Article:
Functional Necessity of Interruption in Unpredictable, Demanding Task Environments
With Ben Swets (Grand Valley State Univ), Lazlo Ring (Northeastern Univ), Mike Greenstein (Framingham Univ), & Peter Viccellio (SBU Dept of Emergency Medicine). The Emergency Room and similar environments are characterized by distribution of tasks and information across team members, probabilistic problem solutions, limited and variable access to resources, fluctuating priorities, and uncertainty in the nature, number, and timeline of tasks. The frequent interruptions observed in such settings have been traditionally viewed as harmful to performance. We found interruptions instead to provide critical and well-timed reminders to complete unfinished tasks or to inform team members of shifts in case status. We found relevant interruptions to be valuable in the context of an ER environment and other high-demand situations. This project was funded through the James S. Todd Memorial Research Grant from the National Patient Safety Foundation. For further information about the project, click here.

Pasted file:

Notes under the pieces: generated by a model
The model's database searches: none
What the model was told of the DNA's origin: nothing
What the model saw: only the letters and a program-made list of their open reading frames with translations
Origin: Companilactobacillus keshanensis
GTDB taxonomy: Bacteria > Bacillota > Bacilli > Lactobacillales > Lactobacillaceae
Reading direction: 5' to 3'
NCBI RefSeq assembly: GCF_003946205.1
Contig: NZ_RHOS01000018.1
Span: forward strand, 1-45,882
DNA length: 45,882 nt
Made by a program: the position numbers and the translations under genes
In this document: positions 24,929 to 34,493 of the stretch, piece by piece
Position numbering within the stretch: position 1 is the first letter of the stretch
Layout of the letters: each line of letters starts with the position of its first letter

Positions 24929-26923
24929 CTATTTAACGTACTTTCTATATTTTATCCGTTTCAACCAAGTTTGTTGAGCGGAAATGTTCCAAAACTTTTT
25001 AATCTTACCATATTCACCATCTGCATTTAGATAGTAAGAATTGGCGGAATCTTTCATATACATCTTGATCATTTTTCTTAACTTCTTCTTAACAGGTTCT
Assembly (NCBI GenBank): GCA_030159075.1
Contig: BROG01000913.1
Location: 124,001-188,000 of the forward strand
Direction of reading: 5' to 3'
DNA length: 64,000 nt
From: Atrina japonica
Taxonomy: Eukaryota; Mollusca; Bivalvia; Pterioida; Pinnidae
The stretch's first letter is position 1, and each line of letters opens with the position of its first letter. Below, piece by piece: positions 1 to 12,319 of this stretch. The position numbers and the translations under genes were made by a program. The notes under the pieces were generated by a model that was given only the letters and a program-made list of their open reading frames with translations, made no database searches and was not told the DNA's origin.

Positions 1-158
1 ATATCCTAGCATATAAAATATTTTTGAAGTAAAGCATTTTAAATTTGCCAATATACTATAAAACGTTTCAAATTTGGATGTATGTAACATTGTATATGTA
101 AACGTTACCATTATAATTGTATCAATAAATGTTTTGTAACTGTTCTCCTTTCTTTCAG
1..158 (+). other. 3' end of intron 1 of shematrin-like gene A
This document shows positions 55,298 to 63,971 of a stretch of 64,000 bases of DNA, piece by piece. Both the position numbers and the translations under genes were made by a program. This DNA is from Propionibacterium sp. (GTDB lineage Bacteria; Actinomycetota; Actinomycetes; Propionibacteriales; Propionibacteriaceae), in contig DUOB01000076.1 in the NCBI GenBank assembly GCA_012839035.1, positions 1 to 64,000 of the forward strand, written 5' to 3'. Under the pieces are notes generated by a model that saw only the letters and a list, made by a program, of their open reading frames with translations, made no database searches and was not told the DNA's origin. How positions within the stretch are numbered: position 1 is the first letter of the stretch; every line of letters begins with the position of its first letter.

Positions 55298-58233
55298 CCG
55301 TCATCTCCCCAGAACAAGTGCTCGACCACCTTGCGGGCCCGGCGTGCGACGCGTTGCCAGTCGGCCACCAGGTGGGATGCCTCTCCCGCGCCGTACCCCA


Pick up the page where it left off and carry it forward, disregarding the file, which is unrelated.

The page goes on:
Cognitive Processes Underlying Medical Diagnostic Errors
With Mark Graber (Chief of Medicine, Northport VA Medical Center) and Ruthanna Gordon (EPA Innovation Team). We jointly reviewed a large number of quality assurance reports of medical errors, and we developed a taxonomy of general cognitive factors that appear to underly a wide range of diagnostic error. This represents a first step toward determining appropriate interventions and medical tools aimed at reducing the second most common class of costly medical mistakes. This project was funded through a research grant by the National Patient Safety Foundation.